New Jersey may be the first, but probably not the last, state to raise taxes on the wealthy as a result of a steep decline in revenues due to the COVID-19 pandemic, creating challenges for advisors and their wealthier clients.
Last Thursday, New Jersey’s multimillionaire Democratic governor, Phil Murphy, said he had reached agreement with state legislative leaders to raise the state’s gross income tax rate on income between $1 million and $5 million from 8.97% to 10.75%, effective for the 2021 fiscal year.
The tax hike is part of the fiscal 2021 budget package, which is expected to be approved before the end of the month and take effect Oct. 1.
The tax would apply to income earned in 2020, according to a spokeswoman in the state’s treasury department. It is expected to raise $390 million in annual tax revenue. Residents earning over $5 million were already subject to the additional tax, dating back to 2018.
As part of the latest tax deal, the governor and legislative leaders also announced a $500 rebate for households with at least one child with incomes under $75,000 (for single taxpayers) and under $150,000 for a couple filing jointly.
Murphy had been pushing for a millionaire’s tax since he took office in 2018. It took the financial shortfall created by the pandemic and the perpetual need for the state, like all others, to balance its budget to convince state Senate leader Stephen Sweeney, who had previously opposed the tax, to go along with it.
“None of this is a surprise,” said Megan Gorman, the founder and managing partner of Chequers Financial Management, which is based in San Francisco but has clients in New Jersey and other states. “This is a trend that is going to be happening across the country.”
Two bills introduced in the California Assembly earlier this summer would have raised taxes on millionaires — one targeted just billionaires. They failed to gain traction but could be reintroduced during the state’s next legislative session.
Will Millionaires Flee the State?
Until many more states adopt similar income tax hikes on millionaires, some wealthy residents in New Jersey may choose to leave the state. They already pay relatively high property tax rates, which are no longer fully deductible due to the 2017 tax law limiting that deduction to $10,000.
“This may be the last straw for some of our clients,” said Ryan Marshall, a partner at Ela Financial Group, based in northern New Jersey. “One thing millionaire clients don’t like is paying taxes … When our clients retire, the number one question is whether or not they will live in New Jersey.”
If any of those clients live six months and a day outside the state, they can avoid paying state income tax.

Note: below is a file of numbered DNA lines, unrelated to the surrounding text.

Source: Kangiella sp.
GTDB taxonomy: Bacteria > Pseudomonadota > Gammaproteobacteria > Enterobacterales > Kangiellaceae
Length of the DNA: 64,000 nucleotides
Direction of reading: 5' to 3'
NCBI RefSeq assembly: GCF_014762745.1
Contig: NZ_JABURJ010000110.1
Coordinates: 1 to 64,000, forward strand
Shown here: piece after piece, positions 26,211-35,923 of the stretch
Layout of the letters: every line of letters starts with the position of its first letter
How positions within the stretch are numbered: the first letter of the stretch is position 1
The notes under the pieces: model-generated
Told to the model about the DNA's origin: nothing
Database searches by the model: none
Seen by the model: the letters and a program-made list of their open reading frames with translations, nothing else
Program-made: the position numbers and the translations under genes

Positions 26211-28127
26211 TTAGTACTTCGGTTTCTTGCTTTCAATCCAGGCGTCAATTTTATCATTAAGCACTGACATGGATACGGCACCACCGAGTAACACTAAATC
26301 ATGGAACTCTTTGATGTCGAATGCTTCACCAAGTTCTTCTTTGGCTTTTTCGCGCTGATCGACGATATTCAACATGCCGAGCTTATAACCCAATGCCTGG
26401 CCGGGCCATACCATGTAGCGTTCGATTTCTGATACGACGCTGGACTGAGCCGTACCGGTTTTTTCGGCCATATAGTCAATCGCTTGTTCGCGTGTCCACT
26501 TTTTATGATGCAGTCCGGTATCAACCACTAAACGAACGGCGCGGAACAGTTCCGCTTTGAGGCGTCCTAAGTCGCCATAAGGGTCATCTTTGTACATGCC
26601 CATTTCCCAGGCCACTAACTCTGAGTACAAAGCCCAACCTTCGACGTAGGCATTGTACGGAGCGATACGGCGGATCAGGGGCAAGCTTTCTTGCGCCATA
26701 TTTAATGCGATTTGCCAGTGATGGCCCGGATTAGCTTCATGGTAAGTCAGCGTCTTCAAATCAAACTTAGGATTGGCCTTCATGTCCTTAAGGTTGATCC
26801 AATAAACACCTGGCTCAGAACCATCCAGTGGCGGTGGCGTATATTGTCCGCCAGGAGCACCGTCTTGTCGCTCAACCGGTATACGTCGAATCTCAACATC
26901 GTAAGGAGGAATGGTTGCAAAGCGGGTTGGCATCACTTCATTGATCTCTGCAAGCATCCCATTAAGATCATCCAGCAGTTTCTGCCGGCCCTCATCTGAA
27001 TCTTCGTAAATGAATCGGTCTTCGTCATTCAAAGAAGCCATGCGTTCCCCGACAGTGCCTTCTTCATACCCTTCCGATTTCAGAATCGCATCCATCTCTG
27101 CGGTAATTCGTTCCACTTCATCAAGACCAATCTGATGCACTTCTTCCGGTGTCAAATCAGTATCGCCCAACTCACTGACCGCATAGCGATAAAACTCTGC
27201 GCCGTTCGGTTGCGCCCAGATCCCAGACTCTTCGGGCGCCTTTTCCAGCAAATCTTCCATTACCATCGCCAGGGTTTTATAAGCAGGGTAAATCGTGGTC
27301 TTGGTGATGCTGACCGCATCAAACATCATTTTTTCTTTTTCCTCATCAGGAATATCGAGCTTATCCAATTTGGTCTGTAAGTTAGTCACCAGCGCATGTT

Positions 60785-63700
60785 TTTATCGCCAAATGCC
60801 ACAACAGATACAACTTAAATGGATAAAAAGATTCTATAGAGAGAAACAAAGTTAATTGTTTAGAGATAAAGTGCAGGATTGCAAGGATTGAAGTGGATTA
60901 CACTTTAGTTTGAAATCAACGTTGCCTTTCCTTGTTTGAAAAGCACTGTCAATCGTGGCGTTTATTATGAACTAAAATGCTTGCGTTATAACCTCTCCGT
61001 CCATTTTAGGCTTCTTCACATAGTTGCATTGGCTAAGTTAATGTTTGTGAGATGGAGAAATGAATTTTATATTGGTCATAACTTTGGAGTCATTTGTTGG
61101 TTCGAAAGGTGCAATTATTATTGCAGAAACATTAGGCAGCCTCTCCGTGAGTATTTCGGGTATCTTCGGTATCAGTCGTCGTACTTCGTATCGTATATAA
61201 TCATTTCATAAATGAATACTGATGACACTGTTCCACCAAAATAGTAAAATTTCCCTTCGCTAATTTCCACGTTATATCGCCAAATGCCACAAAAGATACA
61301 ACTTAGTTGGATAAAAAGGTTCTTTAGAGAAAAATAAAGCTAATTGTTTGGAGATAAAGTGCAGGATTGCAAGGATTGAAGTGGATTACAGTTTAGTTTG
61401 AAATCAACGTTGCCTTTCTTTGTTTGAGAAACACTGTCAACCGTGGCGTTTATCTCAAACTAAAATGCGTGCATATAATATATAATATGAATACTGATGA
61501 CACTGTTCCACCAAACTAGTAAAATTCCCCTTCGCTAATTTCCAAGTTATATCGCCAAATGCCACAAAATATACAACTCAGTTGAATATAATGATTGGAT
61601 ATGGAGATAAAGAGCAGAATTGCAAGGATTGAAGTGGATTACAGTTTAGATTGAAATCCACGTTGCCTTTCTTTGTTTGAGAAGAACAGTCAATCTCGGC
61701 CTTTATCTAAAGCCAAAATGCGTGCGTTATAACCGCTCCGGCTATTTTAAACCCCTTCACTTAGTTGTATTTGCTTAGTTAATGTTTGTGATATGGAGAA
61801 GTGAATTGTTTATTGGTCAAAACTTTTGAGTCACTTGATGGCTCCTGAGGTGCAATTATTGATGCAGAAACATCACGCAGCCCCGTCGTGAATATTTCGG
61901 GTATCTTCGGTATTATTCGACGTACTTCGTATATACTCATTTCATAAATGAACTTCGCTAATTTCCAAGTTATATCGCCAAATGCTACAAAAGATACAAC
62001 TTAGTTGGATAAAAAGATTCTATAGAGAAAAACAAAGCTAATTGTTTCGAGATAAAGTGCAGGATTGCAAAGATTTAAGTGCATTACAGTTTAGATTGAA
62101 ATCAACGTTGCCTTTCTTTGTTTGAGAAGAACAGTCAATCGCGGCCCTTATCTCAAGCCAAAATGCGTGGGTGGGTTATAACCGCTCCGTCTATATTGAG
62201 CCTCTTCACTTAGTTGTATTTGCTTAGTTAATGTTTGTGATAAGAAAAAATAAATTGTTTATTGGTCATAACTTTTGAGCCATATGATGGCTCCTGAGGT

Jeffrey Levine, director of advanced planning at Buckingham Wealth Partners, based in Short Hills, New Jersey, doesn’t expect a mass exodus of millionaires. “I don’t think an additional 2% is the thing that will make” New Jersey millionaires leave the state. “They will be upset and moan and groan but it won’t have a material impact.”
Academic studies on tax-led migrations of millionaires have reached differing conclusions. A 2019 Stanford University/Hoover Institution/NBER study about California’s 2012 tax hike on millionaire residents found that over 2% of those earning more than $2 million a year left after the tax hike was imposed compared to 1.2% before the hike took effect. But that 2% “millionaire tax flight” level is of only “marginal statistical and socioeconomic significance,” according to a 2016 report by researchers from Stanford University and the U.S. Treasury based on the tax returns of million-dollar earners nationwide.
“There will be a certain number of people that leave New Jersey and establish residency elsewhere because of this,” says Matt Masterson, a partner and wealth advisor at RegentAtlantic, which is based in New Jersey. “But what drives those decisions most is where your family lives — the kids and grandkids. Money is not the only factor.”
One important factor for where one lives has been job location, but that factor has declined in importance. Many people have been working from home because of the pandemic, and many will likely continue to do so even as companies reopen offices, so they can theoretically move outside the tri-state metro area, which includes New York state and Connecticut.
“It will be really interesting to watch over the next few years where high earners migrate to,” said Gorman, who’s based in San Francisco. “New Jersey is projecting $390 million now. It will be fascinating to see what they project three, four, five and 10 years from now.”
Tax Planning Tips
Gorman suggests that advisors working with high earners in New Jersey discuss where those clients want to live in the future. For corporate executives subject to the new tax, she suggests talking about deferring income to avoid triggering the tax and electing a 10-year payout so when they exit the state New Jersey can’t source it.
Some states like New Jersey and Pennsylvania have tax reciprocity agreements, so it’s important that taxpayers have “in-depth discussions with their tax and estate planners,” Gorman said.
Masterson recommends that New Jersey business owners, including those who live outside the state, consider using trusts to move those assets out of state in order to avoid state taxes when the business is sold. “But you have to do that well in advance of the sale,” he says.
New Jersey millionaire taxpayers may also want to convert traditional IRAs to Roth IRAs if they expect their tax bracket today is lower than it will be in the future.